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Part Four: Catallactics or Economics of the... > Chapter XX. Interest, Credit Expansion, and the...
5. The Effects of Changes in the Money Relation Upon Originary Interest
Like every change in the market data, changes in the money relation can possibly influence the rate of originary interest. According to the advocates of the inflationist view of history, inflation by and large tends to increase the earnings of the entrepreneurs. They reason this way: Commodity prices rise sooner and to a steeper level than wage rates. On the one hand, wage earners and salaried people, classes who spend the greater part of their income for consumption and save little, are adversely affected and must accordingly restrict their expenditures. On the other hand, the proprietary strata of the population, whose propensity to save a considerable part of their income is much greater, are favored; they do not increase their consumption in proportion, but also increase their savings. Thus in the community as a whole there arises a tendency toward an intensified accumulation of new capital. Additional investment is the corollary of the restriction of consumption imposed upon that part of the population which consumes the much greater part of the annual produce of the economic system. This forced saving lowers the rate of originary interest. It accelerates the pace of economic progress and the improvement in technological methods.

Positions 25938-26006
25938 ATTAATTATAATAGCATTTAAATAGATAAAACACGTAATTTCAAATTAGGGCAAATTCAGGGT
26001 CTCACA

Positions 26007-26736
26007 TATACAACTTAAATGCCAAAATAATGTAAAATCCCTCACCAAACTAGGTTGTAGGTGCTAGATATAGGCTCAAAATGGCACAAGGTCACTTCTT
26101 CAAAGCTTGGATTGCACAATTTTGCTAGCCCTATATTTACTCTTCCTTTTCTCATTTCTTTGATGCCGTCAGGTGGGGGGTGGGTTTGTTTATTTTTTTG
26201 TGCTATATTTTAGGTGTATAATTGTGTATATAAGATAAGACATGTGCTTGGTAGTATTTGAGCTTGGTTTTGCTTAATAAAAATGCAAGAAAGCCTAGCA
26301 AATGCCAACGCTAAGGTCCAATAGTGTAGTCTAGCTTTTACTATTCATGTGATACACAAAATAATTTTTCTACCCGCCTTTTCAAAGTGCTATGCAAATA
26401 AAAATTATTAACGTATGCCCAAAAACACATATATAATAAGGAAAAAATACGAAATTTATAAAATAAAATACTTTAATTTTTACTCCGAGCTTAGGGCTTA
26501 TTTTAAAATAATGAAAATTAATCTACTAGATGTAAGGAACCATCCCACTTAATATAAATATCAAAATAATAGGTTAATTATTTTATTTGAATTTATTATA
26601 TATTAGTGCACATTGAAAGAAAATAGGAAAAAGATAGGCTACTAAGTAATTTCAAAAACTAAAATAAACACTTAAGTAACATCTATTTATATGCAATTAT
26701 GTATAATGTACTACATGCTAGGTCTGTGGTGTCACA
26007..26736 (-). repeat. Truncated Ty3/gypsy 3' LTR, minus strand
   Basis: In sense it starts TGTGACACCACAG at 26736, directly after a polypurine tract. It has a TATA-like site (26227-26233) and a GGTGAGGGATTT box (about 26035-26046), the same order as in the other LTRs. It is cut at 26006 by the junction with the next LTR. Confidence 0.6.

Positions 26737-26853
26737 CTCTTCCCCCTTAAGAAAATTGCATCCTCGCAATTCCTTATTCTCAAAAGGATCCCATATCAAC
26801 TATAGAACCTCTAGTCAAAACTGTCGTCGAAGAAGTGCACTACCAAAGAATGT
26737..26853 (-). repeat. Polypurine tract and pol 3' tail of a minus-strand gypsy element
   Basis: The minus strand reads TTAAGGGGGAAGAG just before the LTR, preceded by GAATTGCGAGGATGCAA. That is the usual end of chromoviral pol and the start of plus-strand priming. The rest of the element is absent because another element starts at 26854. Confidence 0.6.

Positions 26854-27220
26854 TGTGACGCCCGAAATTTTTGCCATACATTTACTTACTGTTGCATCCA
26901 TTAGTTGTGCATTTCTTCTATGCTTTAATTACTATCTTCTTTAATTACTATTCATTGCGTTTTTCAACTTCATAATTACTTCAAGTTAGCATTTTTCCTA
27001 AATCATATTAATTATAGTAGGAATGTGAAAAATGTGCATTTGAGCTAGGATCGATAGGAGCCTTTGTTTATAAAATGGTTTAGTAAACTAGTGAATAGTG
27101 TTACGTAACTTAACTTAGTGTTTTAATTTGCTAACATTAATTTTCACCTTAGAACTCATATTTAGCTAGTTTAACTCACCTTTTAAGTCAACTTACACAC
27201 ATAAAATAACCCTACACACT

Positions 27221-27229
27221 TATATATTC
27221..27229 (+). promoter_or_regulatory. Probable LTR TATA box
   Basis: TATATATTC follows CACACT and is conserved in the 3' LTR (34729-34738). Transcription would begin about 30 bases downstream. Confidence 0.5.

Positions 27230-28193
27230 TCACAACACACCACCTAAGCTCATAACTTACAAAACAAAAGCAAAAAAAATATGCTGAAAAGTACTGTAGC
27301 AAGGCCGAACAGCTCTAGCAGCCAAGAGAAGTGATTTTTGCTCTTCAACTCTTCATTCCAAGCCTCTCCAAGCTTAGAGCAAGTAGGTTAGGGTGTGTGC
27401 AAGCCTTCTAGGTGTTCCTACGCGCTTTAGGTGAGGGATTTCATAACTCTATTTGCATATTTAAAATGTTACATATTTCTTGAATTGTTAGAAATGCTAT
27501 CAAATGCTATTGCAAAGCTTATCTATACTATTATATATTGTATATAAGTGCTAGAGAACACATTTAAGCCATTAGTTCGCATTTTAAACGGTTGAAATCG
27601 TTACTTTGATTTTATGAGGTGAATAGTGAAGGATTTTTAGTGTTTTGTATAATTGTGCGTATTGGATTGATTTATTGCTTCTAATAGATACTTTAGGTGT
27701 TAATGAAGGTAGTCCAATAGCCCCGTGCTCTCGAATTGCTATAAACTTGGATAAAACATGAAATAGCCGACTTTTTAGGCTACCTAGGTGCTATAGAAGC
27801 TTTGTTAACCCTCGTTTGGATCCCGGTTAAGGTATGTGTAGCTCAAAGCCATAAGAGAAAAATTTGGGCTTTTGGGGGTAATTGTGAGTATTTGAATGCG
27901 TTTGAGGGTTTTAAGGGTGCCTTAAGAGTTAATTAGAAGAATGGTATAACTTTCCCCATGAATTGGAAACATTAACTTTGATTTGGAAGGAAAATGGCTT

It is true that such forced saving can originate from an inflationary movement and occasionally did originate in the past. In dealing with the effects of changes in the money relation upon the height of interest rates, one must not neglect the fact that such changes can under [p. 549] certain circumstances really alter the rate of originary interest. But several other facts must be taken into account, too.
First one must realize that forced saving can result from inflation, but need not necessarily. It depends on the particular data of each instance of inflation whether or not the rise in wage rates lags behind the rise in commodity prices. A tendency for real wage rates to drop is not an inescapable consequence of a decline in the monetary unit's purchasing power. It could happen that nominal wage rates rise more or sooner than commodity prices.4
Furthermore, it is necessary to remember that the greater propensity of the wealthier classes to save and to accumulate capital is merely a psychological and not a praxeological fact. It could happen that these people to whom the inflationary movement conveys additional proceeds do not save and invest their boon but employ it for an increase in their consumption. It is impossible to predict with the apodictic definiteness which characterizes all theorems of economics, in what way those profiting from the inflation will act. History can tell us what happened in the past. But it cannot assert that it must happen again in the future.